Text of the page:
David McLay Kidd was at the pinnacle of the golf course architecture world a decade ago when he realized that his work was winning more awards than fans. He grew weary of hearing bruised golfers say they wouldn’t hasten back.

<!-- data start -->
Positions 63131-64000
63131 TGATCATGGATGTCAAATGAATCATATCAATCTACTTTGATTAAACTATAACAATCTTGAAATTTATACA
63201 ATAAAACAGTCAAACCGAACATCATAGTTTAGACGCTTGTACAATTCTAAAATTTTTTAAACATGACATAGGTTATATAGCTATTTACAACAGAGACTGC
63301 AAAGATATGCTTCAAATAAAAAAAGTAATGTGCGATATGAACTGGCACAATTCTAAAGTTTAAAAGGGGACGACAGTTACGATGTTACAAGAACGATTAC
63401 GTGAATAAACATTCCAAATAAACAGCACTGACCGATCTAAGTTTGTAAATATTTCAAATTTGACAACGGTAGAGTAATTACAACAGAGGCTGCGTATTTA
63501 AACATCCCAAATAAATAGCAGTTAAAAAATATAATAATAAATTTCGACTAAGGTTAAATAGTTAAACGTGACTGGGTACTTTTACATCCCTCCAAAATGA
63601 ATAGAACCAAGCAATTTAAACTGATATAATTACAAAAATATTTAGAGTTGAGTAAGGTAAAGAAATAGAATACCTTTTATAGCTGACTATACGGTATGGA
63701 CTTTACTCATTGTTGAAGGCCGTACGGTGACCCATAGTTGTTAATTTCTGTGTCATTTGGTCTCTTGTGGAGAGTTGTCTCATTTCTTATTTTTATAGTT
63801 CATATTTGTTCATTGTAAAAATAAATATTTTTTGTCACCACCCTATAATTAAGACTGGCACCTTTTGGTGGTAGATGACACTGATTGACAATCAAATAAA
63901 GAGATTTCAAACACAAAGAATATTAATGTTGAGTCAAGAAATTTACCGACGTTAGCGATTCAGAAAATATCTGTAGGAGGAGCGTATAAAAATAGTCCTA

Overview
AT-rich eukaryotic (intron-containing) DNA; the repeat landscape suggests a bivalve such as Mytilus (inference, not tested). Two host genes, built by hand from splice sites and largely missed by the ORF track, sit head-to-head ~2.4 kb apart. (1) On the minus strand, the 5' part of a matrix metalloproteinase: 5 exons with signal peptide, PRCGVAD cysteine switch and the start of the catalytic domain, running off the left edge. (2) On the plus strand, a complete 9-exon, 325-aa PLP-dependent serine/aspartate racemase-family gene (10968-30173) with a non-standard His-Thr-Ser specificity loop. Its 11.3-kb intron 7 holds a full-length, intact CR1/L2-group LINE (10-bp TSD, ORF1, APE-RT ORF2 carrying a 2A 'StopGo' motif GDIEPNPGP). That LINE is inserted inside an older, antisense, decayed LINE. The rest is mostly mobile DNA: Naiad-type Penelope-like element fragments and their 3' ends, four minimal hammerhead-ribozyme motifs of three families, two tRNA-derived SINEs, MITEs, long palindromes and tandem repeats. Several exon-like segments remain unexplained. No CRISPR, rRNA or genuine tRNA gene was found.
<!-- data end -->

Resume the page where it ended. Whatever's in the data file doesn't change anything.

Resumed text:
“Owners want me to build these things but when I consider my end user — the average golfer is my retail client, no matter who gets in the middle — he’s not having that much fun,” Kidd says. “That’s a recipe for failure. I had to figure out where I came off the path and my way back to it.”